“Our faith should quell our fears, never our courage.” ~William Sloane Coffin
Sing aloud, O daughter Zion;
shout, O Israel!
Rejoice and exult with all your heart,
O daughter Jerusalem!
The Lord has taken away the judgements against you,
he has turned away your enemies.
The king of Israel, the Lord, is in your midst;
you shall fear disaster no more.
On that day it shall be said to Jerusalem:
Do not fear, O Zion;
do not let your hands grow weak.
The Lord, your God, is in your midst,
a warrior who gives victory;
he will rejoice over you with gladness,
he will renew you in his love;
he will exult over you with loud singing
as on a day of festival.
I will remove disaster from you,
so that you will not bear reproach for it.
I will deal with all your oppressors
at that time.
And I will save the lame
and gather the outcast,
and I will change their shame into praise
and renown in all the earth.
At that time I will bring you home,
at the time when I gather you;
for I will make you renowned and praised
among all the peoples of the earth,
when I restore your fortunes
before your eyes, says the Lord.
A PDF of the sermon as distributed at Calvary is available for download and printing.
The world has been a scary place this year. It is difficult to sing and celebrate ‘joy to the world’ in the face of all our fears. We have a president who wants us to be afraid, for it is fear that divides us—over issues of transgender people, of immigrants, of fake news, of a government shut-down, of one another. The Syrian Civil War is entering the 7th year. Etched in my mind are pictures of Syrian children—a boy’s limped body lying face down on a beach, a boy sitting in the back of an ambulance stunned after an explosion with his face caked in dust and blood, boys just a little younger than my grandson. I fear for our coming generations’ future and what they will face. It doesn’t help when so many of us are addicted to social media, especially to Face Book and Instagram. Our social comparison radar has gotten all confused as we constantly try to figure out if we’re more or less attractive, smart, and accomplished than everyone else. We get anxious that everyone else is having more fun; or that everyone else has more friends, is more successful; and we worry about how we look in photographs.
Our cars are not safe on the streets of San Francisco, especially around popular tourist sites. San Francisco has the highest rate of porch piracy in the country. One of the fastest growing industries, providing tremendous job opportunities, is the prison and security industry. Fear rules our lives. Many years ago, at a memorable meeting of the Presbytery of San Francisco, I witnessed how fear forced a pastor to resign his position. The pastor had gone to Central America and returned a changed man. His preaching changed. He preached against the war with Iraq. He preached against the homophobia in his congregation. He preached against racism in his community. He taught the youth to be Christian first and American second. Because of fear—fear of the pastor’s prophetic preaching, fear of angry church members, fear of not meeting the budget—the Session forced the pastor to submit his resignation. And because of fear, the Presbytery voted to concur. I have known pastors of struggling racial/ethnic congregations and pastors engaged in specialized ministries—dependent upon financial support from large, wealthy suburban congregations—unable and unwilling to take positions contrary to their supporters for fear of losing their financial support. Fear of failure keeps us from taking risks, from taking on challenging and demanding responsibilities. Fear of being hurt keeps from being vulnerable in relationships. Fear of judgment and rejection keeps us from coming out of the closet with our secrets. Fear of the unknown keeps us from facing change. Fear of conflict keeps us from confronting the evils in our midst. Fear is a powerful force that rules our lives.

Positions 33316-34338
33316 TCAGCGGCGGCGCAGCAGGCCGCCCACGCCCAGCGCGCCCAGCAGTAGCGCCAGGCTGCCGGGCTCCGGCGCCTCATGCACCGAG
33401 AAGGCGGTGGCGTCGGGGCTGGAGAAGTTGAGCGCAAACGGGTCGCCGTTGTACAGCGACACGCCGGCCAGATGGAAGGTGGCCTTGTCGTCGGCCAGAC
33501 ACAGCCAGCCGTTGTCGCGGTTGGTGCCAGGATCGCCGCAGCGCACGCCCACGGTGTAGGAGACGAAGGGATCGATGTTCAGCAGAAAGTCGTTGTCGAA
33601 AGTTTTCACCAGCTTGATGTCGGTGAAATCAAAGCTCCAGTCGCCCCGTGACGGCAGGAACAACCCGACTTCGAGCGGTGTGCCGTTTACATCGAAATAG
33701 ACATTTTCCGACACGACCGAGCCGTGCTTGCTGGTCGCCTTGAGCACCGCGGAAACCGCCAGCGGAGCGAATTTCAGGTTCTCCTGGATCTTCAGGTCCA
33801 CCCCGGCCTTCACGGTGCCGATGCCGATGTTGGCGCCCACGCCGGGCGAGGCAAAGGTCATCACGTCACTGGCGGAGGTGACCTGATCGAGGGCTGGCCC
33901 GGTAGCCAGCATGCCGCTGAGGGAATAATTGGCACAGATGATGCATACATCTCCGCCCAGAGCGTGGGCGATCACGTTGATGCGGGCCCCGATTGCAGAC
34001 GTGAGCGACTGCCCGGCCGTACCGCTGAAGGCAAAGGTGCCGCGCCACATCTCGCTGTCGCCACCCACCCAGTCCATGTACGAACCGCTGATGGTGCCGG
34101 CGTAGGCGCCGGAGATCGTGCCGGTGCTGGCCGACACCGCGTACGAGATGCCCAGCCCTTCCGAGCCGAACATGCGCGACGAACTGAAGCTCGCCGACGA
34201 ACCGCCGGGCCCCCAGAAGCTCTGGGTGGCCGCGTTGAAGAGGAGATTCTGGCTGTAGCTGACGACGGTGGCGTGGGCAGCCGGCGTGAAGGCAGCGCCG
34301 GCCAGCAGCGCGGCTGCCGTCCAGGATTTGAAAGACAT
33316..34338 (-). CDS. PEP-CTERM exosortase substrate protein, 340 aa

This brings me to today’s Old Testament reading from the Book of Zephaniah. There is a line in today’s reading that haunts me. The line is: “Do not be afraid.” And the paragraph in which we find this line reads as follows: “Do not be afraid…because the Lord is with you; you will have victory. The Lord will punish your oppressors; the Lord will rescue the lame and bring the exiles home. The Lord will give you new life…” Israel is in exile when they hear these words. The nation had been ravaged by the conquering armies of foreign nations. Its people scattered, Israel lived in fear and disorientation. The people have been taken into captivity, into exile, far away from their home to a strange land where they were forced to live among people whose language, religion, customs and habits were different from theirs.